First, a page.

Upon moving into the run-down Spiderwick Estate with their mother, twin brothers Jared and Simon Grace, along with their sister Mallory, find themselves pulled into an alternate world full of faeries and other creatures.
A young girl discovers her father has an amazing talent to bring characters out of their books and must try to stop a freed villain from destroying them all, with the help of her father, her aunt, and a storybook's hero.
Disgraced Navy SEAL Shane Wolfe is handed a new assignment: Protect the five Plummer kids from enemies of their recently deceased father -- a government scientist whose top-secret experiment remains in the kids' house.
In Las Vegas, the regenerated ex-con Jack Bruno works as taxi driver. During an UFO Convention at Planet Hollywood, the skeptical Jack picks up Dr. Alex Friedman, who will present a scientific lecture in the event. Then he is pressed by two henchmen of his former boss, the criminal Wolff, that wants to talk to him, but Jack does not want to return to the crime life. Jack fights and gets rid of them; out of the blue, he finds two teenagers on the backseat of his cab. They tell that they are siblings, Sara and Seth, and they need to travel to a location outside Las Vegas in the middle of nowhere. Meanwhile the government finds a spacecraft that crashed nearby Las Vegas and is chasing the two aliens; after the investigation of the men of Major Henry Burke, they discover that the two siblings are the aliens. Jack Bruno, Sara and Seth are chased by Henry Burke's team and by the "Syphon", a killer from outer space that has been sent to kill them by the military of their planet that want to ... Written by
Claudio Carvalho, Rio de Janeiro, Brazil
The main title editing team put in Morse code into the sound mix that says "please turn off your cell phones". See more »
When the kids are captured their street clothes are replaced with white scrubs and they are restrained on the operating tables. Later, when Bruno and Friedman rescues them the kids have their hand held alien tech with them, having them rather prominently on display in the lab, so they could have grabbed it on their way out. See more »
Dwayne Johnson plays Jack Bruno, Las Vegas cabbie, and Carla Gugino is Dr. Alex Friedman, UFO expert. Perhaps you saw the preview in which Bruno and Friedman are crawling thru a tubular tunnel and she admits to a bit of claustrophobia. Just then Bruno reaches an opening into a deep vertical shaft and asks "How are you with heights?". It was a good scene, with a bit of low-key but contextually appropriate humor that the former Rock has learned to deliver effectively, making him a big, strapping brute of a guy that you feel comfortable with. But that scene isn't in the film itself. Instead, we see the aftermath, in which Friedman is still a bit freaked out, for no apparent reason.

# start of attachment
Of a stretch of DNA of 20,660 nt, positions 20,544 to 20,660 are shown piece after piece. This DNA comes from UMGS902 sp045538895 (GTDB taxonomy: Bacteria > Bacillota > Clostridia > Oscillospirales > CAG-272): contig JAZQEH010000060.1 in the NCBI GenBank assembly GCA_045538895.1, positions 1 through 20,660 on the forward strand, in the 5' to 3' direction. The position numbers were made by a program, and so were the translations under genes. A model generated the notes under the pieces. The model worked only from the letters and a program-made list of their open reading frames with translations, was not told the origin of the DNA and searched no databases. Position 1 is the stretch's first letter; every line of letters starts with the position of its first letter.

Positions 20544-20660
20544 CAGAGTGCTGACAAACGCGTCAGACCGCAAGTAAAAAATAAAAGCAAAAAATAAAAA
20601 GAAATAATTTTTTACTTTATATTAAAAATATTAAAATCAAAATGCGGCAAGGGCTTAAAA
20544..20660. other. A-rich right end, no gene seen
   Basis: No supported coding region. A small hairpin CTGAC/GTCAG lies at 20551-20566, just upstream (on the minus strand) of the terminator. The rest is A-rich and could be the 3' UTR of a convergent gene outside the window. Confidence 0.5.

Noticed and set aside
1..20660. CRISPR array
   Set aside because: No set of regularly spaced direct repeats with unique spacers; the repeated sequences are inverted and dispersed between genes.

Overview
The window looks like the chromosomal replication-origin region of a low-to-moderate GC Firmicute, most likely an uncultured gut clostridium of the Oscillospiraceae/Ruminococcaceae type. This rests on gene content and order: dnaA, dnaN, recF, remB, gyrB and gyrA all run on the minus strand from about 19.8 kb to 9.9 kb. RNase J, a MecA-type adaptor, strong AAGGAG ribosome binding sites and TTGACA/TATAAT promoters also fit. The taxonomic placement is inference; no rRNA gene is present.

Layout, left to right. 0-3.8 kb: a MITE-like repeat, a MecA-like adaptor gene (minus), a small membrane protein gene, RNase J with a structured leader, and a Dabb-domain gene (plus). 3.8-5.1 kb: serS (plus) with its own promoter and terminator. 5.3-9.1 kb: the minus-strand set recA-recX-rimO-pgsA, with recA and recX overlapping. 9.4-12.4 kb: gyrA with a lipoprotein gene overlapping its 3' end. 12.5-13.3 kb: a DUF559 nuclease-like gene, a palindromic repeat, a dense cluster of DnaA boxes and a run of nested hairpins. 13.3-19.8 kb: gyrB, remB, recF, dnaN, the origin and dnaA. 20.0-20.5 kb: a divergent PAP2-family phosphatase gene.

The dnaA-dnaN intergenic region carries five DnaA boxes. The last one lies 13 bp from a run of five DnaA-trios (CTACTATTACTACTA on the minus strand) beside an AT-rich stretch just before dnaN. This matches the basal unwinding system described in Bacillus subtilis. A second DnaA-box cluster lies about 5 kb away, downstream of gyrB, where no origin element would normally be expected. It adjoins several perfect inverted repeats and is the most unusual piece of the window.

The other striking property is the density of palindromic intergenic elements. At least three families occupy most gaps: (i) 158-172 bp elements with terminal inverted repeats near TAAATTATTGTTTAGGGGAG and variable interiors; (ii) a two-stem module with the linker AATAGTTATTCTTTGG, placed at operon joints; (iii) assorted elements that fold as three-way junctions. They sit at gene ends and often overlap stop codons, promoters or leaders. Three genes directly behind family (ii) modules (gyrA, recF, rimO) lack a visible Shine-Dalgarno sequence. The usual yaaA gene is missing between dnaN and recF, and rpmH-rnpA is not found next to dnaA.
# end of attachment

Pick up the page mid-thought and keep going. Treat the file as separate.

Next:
The rest of the movie was like that, too. People seemed to be doing things with no credible motives. The 2 adults flee from no fewer than 4 sets of pursuers exhibiting varying degrees of hostility (The Government, a space-alien cross between Predator and Inspector Javert, Bruno's former mob boss Mr. Wolf and his henchthugs, and the LVPD). They do so to protect 2 teenage Swedish, I mean space, aliens who are here to retrieve the mcguffin, um, recording device that will prevent their planet from launching a hostile takeover, uh, invasion. The gal of the pair, Sara, is played by AnnaSophia Robb. We know from her performance in Bridge to Terabithia (2007, 9*) that she can be a tremendously appealing young actress, but here she gets to do stuff like pointing her finger and monotonically saying "Go that way, Jack Bruno.". The boy, Seth, is played by Alexander Ludwig, a cipher.
The government's head alien tracker warns Bruno that the kids are not what they seem to be. Anyone who's ever seen a science-fiction movie (which apparently includes precisely zero of any characters who are actually IN an SF movie) can only begin to imagine what might lurk beneath those placid blond exteriors, but this proves singularly untroubling for Bruno, leading right up to the snuggle-bunny ending (Disney, y'know), which was likewise not well set up by any of the preceding events.
The scenes set at a UFO convention make good sport of fannish stereotypes, which some people might find offensive but I choose to treat as endearing. And I loved the sly humor that they DID leave in the script, wherein Bruno asks the kids at the controls of the flying saucer "Do you know how to fly this thing?", they respond "How do you think we got here?", and he replies "Well, you crashed!". More of that, from another couple of passes thru the typer, would have earned this one an upgrade.
*Best SF&F film of the 21st Century so far, IMHO
20 of 30 people found this review helpful.
Was this review helpful to you?